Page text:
Electricity - POLES

From IAMC-Documentation
Jump to: navigation, search
Model Documentation - POLES
Corresponding documentation
Model information
Institution JRC - Joint Research Centre - European Commission (EC-JRC), Belgium, http://ec.europa.eu/jrc/en/poles.
main users: - European Commission, JRC

- Universite de Grenoble UPMF, France - Enerdata

Solution concept
Solution method
Anticipation Myopic

The electricity system consists of 3 main parts:


Demand load curve

The model considers 2 typical days (winter and summer), each split into 12 time arrays of 2 hours each. The demand load curve is derived from the sum of sectoral electricity demand load curves (end uses), net trade and losses.

In the POLES-ADVANCE version these two days are the base of 27 days each, which are the combinations of low, medium and high situations for demand, wind production and solar production. This way, extreme situations are taken into account in the operation and planning of the power system.


Operation (production and storage)

The model considers first the non-dispatchable energy sources (hydro, wind, solar). The residual load is met by dispatchable generators based on their variable costs (efficiency and fuel cost, including additional taxes or financial support schemes). A proxy for the power price is computed based on the marginal producer's cost. Storage technologies and demand response (which shift a part of the load to another time slice of a given day) are used if the within-day spread of two-hourly prices compensates their efficiency losses. The number of full load hours of each production and storage technology is the weighted aggregation of these 54 days. Some over production can appear when the non-dispatchable productions (also taking into account a minimum power output for must-run technologies) exceed demand. When possible it is stored; otherwise it is curtailed and the load factors of wind and solar are decreased accordingly.


Capacity planning

The planning of new capacities needs to address expected future electricity needs (based on a rolling ten-year extrapolation) while considering the upcoming decommissioning of existing plants (with vintage) and the special contribution of wind and solar (non-dispatchable).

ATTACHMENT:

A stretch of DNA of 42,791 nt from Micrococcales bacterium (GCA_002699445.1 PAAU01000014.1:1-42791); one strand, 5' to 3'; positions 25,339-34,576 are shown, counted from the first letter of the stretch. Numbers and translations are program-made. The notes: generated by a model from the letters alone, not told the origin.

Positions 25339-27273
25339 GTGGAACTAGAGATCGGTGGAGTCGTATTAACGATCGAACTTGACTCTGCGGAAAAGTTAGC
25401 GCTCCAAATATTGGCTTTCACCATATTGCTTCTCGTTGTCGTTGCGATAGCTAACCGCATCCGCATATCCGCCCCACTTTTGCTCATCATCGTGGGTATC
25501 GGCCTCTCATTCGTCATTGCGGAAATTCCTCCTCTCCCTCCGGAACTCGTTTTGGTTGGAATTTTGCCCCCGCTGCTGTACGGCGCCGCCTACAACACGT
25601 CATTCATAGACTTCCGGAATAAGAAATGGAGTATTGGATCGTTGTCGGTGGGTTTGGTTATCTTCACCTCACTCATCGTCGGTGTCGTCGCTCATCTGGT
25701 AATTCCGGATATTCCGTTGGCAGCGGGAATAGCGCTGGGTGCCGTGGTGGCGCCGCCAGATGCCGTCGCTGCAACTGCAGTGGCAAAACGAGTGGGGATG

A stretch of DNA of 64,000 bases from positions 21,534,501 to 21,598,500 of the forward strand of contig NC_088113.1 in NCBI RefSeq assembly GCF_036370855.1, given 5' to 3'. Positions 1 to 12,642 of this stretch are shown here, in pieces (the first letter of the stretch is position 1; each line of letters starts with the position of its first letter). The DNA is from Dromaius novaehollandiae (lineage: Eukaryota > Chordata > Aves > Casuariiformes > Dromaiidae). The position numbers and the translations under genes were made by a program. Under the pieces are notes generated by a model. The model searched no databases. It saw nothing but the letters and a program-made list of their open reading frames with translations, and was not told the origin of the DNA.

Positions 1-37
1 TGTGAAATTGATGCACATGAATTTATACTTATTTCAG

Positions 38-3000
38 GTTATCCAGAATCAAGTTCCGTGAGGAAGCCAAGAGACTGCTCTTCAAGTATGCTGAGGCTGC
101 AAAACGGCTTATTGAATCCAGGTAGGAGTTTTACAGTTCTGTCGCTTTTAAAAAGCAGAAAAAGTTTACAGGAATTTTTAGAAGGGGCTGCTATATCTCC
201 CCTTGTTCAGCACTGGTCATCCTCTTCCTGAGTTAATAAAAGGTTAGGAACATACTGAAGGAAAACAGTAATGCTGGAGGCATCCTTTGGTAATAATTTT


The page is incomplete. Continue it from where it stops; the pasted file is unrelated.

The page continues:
The 648 time-slices per year (54*12) are organised in seven blocks with expected capacity factors of 8760 hours, 8030 hours, 6570 hours, 5110 hours, 3650 hours, 2190 hours and 730 hours. The associated number of full load hours define different total production costs for each of these blocks. This defines the theoretical technology market shares together with coefficients that are calibrated to replicate historical technology mix. Non-dispatchable wind and solare are first determined, in competition with all technologies. However, they don't produce constantly on all seven blocks. Once their capacity is decided (limited by a maximum potential), the remaining need per investment block is updated with the actual production of wind and solar (which is deduced from the current participation of wind of solar in each block).

The dispatchable technologies are then planned based on the remaining capacity needs for each investment block, the theoretical market shares and the resource constraints for some technologies.

Table 1: Electricity production technologies in POLES
Fuel Technologies
Nuclear Conventional nuclear design
New nuclear design ("Generation IV")
Coal Pulverized fluidized coal
Pulverized fluidized coal with CCS
Integrated coal gasification with combined cycles